The community rallied once more, and by October 1911 the granite, gothic structure was substantially completed enough to host the “First Annual Convention of the Protestant Episcopal Church in the Diocese of Sacramento,” for which St. Paul’s became the headquarters. This would change by the 1960s, as plans were already underway for the Trinity Cathedral (which also remains in the city to this day).

Nonetheless, St. Paul’s Episcopal has retained its place at the historic heart of Sacramento--an architectural rarity for its resemblance to traditional English gothic churches--and still features the famed Tiffany-made stained glass of the Stanfords (though it was temporarily removed for fear of damage during the neighboring Sacramento Convention Center’s expansion in the 1990s). The memorial window commissioned by Mrs. Crocker was destroyed in a 1914 fire, and was replaced by a piece commissioned later.

St. Paul’s place in the community has also been further cemented by its acoustics, which have made it a much-demanded concert venue through the decades--a reputation further enhanced by its possession of a Tracker organ built in 1877, one of the oldest organs on the West Coast.


Reyes, Kim. Noteworthy churches in Sacramento’s central city. Sacramento Press. March 05, 2012. Accessed April 04, 2018. https://sacramentopress.com/2012/03/05/noteworthy-churches-in-sacramentos-central-city/.

Journal of the First Annual Convention of the Protestant Episcopal Church in the Diocese of Sacramento. Hathi Trust. . Accessed April 04, 2018. https://babel.hathitrust.org/cgi/pt?id=uc1.$b216026;view=1up;seq=3. https://hdl.handle.net/2027/uc1.$b216026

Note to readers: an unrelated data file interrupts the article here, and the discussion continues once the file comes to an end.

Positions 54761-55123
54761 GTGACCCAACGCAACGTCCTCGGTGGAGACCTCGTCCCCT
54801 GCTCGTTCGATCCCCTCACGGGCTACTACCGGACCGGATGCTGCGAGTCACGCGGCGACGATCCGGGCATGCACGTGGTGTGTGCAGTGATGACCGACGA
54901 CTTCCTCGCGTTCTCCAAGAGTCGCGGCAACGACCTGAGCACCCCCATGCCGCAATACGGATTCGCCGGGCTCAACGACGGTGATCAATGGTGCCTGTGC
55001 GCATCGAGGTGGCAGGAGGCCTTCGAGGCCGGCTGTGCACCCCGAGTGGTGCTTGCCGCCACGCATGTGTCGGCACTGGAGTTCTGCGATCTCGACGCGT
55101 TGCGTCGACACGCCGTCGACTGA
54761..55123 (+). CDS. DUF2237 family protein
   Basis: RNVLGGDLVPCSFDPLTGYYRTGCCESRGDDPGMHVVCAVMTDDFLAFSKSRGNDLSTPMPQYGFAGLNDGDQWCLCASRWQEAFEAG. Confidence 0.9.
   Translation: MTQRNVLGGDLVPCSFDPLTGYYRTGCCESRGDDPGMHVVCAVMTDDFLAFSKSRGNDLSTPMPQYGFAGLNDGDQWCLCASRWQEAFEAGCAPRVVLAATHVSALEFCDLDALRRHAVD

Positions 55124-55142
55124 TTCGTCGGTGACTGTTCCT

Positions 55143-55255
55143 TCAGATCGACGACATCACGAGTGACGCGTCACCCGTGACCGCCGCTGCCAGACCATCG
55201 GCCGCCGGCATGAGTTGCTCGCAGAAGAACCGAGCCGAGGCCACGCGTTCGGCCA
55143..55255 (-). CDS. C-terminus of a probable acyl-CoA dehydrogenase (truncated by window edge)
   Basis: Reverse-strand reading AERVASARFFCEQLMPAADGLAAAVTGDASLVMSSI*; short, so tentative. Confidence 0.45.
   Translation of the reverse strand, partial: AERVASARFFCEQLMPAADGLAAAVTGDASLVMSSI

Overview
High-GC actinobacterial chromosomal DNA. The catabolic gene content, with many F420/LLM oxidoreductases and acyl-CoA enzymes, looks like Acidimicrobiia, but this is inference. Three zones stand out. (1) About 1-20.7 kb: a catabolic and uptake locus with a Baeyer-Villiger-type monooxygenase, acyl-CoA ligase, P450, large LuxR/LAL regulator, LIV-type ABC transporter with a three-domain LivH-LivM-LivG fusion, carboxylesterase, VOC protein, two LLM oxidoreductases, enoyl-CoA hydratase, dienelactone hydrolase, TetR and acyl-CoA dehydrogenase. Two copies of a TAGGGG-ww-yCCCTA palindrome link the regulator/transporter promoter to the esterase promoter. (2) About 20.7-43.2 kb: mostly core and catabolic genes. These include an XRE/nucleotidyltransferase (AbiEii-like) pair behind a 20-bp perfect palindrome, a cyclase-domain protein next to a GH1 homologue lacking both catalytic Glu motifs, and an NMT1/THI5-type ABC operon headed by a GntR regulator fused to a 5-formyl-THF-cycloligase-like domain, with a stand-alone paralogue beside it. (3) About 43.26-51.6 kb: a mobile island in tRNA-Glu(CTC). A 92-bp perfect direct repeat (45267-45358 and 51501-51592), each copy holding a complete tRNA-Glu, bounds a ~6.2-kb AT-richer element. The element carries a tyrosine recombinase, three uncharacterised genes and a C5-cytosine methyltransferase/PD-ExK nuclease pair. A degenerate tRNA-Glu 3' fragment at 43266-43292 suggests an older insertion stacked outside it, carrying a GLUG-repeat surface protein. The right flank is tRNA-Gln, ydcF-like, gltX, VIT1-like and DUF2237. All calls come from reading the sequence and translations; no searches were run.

History. St. Paul's Sacramento. . Accessed April 04, 2018. http://stpaulssacramento.org/history/.

Grace Church. Episcopal. Rev. Wm. H. Hill. 1857. Retrieved from the Digital Public Library of America, http://catalog.library.ca.gov/F/?func=find-b&request=001566326&find_code=SYS. (Accessed April 4, 2018.)

Unknown. Group in front of Japanese Methodist Episcopal Church on Easter Sunday 1918. 1918. Retrieved from the Digital Public Library of America, http://digital.lib.csus.edu/cdm/ref/collection/jaac/id/869. (Accessed April 4, 2018.)

A Birds-eye view of Sacramento Capitol of the State of California. [1857]. Retrieved from the Digital Public Library of America, http://catalog.library.ca.gov/F/?func=find-b&request=001378560&find_code=SYS. (Accessed April 4, 2018.)

Willis, William L.. A History of Sacramento County, California. Los Angeles, CA. Historic Record Company, 1913. pp.291-294